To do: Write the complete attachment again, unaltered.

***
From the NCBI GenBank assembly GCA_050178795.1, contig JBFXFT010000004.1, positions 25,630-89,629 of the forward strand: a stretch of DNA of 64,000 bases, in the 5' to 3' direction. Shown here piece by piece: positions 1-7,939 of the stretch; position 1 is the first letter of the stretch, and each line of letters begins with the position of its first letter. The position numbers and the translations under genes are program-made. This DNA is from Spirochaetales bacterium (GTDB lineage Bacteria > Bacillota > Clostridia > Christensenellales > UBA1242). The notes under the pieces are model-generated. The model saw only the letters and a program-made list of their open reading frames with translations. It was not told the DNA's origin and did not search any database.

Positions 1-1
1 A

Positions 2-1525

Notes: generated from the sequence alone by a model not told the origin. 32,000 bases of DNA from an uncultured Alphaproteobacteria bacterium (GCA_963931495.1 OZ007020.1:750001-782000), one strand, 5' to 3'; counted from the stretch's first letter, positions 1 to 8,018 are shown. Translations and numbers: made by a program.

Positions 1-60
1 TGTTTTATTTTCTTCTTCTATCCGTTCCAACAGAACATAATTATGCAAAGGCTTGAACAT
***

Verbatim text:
From the NCBI GenBank assembly GCA_050178795.1, contig JBFXFT010000004.1, positions 25,630-89,629 of the forward strand: a stretch of DNA of 64,000 bases, in the 5' to 3' direction. Shown here piece by piece: positions 1-7,939 of the stretch; position 1 is the first letter of the stretch, and each line of letters begins with the position of its first letter. The position numbers and the translations under genes are program-made. This DNA is from Spirochaetales bacterium (GTDB lineage Bacteria > Bacillota > Clostridia > Christensenellales > UBA1242). The notes under the pieces are model-generated. The model saw only the letters and a program-made list of their open reading frames with translations. It was not told the DNA's origin and did not search any database.

Positions 1-1
1 A

Positions 2-1525

Notes: generated from the sequence alone by a model not told the origin. 32,000 bases of DNA from an uncultured Alphaproteobacteria bacterium (GCA_963931495.1 OZ007020.1:750001-782000), one strand, 5' to 3'; counted from the stretch's first letter, positions 1 to 8,018 are shown. Translations and numbers: made by a program.

Positions 1-60
1 TGTTTTATTTTCTTCTTCTATCCGTTCCAACAGAACATAATTATGCAAAGGCTTGAACAT